• Ana Maria Aristizabal of Winnipeg Ventures is investing in the future of education and work in Latin America (video interview). Education and workforce startups in the region have mostly been limited to more general funds. Winnipeg, which has backed 13 companies, is actively raising the “go-to fund that can actually lead rounds, that can support them in their own way, that can connect the dots, that can bring other investors from the region or overseas to support their growth,” says Aristizabal.
  • Christian Quiñones of Innogen Capital is backing impact startups in Central America’s Northern Triangle (video interview). The San Salvador-based fund manager raised one of the earliest impact funds in Central America and is actively raising its third fund with catalytic funding from the U.S. International Development Finance Corp. to invest in Guatemala, Honduras and El Salvador. The fund aims to help reduce migration, create fairly paid jobs, and generate a bigger ecosystem, says Quiñones. “It’s the last uncharted territory for venture capital in LatAm.”
  • Aldo Soto of Amazonia Impact Ventures is providing sustainability-linked loans to indigenous producers in the Amazon (video interview). The impact-first fund manager is raising its first fund to promote sustainable land use, forest restoration and improved livelihoods in the Amazon. By lending through cooperatives, Amazonia can reach thousands of Indigenous farmers and producers, who Soto calls “strategic actors to address climate change and biodiversity loss.”
  • Andres Baehr of Savia Ventures is unlocking Latin America’s climate tech opportunity (video interview). The Mexico City-based climate tech VC is actively raising and has backed five startups from its first fund. Latin America “is the largest untapped climate market opportunity right now,” says Beahr, citing lower valuations, abundance of natural resources and nearshoring trends in northern Mexico and Central America. “All of that will need solutions that reduce the amount of energy, optimize logistics and use better processes,” he says. “And all of that is climate tech.”
  • Justin Schwartz of Impaqto Capital delivers revenue-based finance for Andean impact businesses (video interview). IMPAQTO Capital provides flexible, revenue-based finance to impact companies that are too small for institutional equity financing or bank debt in the Andean region, including Ecuador, Colombia, Peru and Bolivia. “As a local fund, we know the entrepreneurs well, we know the ecosystem well,” says Schwartz. “We can be one of the first checks and help those companies have more visibility at the regional and global level.”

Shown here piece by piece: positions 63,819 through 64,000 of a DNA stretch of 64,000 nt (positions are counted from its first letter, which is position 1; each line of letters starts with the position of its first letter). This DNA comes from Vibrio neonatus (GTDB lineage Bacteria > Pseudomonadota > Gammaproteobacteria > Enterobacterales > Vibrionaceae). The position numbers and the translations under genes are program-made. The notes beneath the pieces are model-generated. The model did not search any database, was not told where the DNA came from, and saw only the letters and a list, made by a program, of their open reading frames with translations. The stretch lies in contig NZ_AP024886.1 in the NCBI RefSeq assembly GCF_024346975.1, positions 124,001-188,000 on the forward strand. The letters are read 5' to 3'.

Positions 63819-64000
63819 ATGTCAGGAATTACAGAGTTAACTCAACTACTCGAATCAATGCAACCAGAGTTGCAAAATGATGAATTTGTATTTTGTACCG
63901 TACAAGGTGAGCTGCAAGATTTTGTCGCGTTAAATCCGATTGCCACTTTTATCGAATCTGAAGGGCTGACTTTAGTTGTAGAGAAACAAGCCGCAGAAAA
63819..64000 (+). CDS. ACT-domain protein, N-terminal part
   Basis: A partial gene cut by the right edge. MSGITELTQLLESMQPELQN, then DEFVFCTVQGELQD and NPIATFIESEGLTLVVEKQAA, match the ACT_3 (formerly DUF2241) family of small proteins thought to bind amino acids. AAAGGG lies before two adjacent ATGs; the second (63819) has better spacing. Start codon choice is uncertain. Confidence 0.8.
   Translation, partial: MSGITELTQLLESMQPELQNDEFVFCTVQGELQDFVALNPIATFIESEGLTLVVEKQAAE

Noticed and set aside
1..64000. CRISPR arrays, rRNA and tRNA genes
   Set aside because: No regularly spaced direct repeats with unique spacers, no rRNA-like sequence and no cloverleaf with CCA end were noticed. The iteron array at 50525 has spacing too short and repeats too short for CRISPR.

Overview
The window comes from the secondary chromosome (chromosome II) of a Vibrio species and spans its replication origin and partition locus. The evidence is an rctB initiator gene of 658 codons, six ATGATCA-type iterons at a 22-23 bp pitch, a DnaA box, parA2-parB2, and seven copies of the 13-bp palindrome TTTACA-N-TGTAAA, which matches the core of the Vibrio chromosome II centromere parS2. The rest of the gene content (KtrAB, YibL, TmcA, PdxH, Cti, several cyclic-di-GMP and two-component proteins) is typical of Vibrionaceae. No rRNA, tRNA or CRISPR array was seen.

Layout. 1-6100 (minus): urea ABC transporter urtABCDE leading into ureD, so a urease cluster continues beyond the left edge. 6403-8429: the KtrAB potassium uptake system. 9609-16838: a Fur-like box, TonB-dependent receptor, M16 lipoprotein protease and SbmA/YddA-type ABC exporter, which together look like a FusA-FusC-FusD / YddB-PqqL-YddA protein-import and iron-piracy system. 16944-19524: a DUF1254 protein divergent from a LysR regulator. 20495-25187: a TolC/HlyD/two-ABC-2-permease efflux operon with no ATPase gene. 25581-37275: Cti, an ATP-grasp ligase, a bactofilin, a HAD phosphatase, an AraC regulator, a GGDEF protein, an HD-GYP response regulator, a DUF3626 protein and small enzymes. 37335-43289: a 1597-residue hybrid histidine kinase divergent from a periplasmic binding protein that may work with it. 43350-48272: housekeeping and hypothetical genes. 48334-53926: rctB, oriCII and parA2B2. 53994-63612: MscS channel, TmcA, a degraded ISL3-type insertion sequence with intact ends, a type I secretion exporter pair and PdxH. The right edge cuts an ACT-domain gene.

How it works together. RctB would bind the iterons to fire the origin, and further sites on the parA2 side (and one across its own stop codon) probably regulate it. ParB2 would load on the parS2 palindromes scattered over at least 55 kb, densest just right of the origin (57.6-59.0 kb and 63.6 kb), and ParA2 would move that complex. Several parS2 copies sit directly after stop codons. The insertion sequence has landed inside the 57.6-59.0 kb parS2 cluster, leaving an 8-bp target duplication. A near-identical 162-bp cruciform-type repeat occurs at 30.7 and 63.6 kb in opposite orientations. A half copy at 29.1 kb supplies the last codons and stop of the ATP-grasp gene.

• In other moves… Juan Jardon-Pina joins Predistribution Initiative as senior associate and will be based in Mexico City… Former Barranquilla mayor Jaime Pumarejo becomes executive director of Breathe Cities… Carolina Pastrana Ardila joins One Drop Foundation as senior manager, strategic partnership development of the Lazos de Agua program.
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Impact Voices: LP / GP

How Vox Capital diversified across asset classes to meet impact investor demand. Some 70% of impact investments in Latin America are concentrated in private equity. Across the world, with a more diversified base across asset classes, that number is more like 20%. “This shows not only the need but also the opportunity of diversification in Brazil,” and across Latin America, argue Daniel Izzo and Daniel Brandão of São Paulo-based Vox Capital, one of Brazil’s earliest impact asset managers. In a guest post on ImpactAlpha, Izzo and Brandão detail Vox’s evolution from a VC-only firm. Vox now manages seven venture funds totaling around $200 million in assets. In 2021, the firm launched a fixed-income fund (currently managing $10 million) that invests in high-grade bonds of Brazilian public companies contributing to Sustainable Development Goals. This year, Vox established a foothold in nature-based solutions when it structured a $10 million bond for sustainable livestock after a regenerative agriculture fund failed to gain traction with investors. By integrating asset classes, Vox “helps investors achieve their impact goals while mitigating market fluctuations,” the partners write.

  • Stabilizing returns. Diversification is a time-tested investment principle that mitigates risk by spreading investments across various asset classes. In impact investing, write Izzo and Brandão, diversification “allows for a broader spectrum of impact themes and sectors, enhancing the ability to address a range of global challenges while promoting portfolio resilience.” To critics who expect managers to be hyper-specialized, they counter: “We are specialists in positive impact, without compromising on professional and rigorous management.”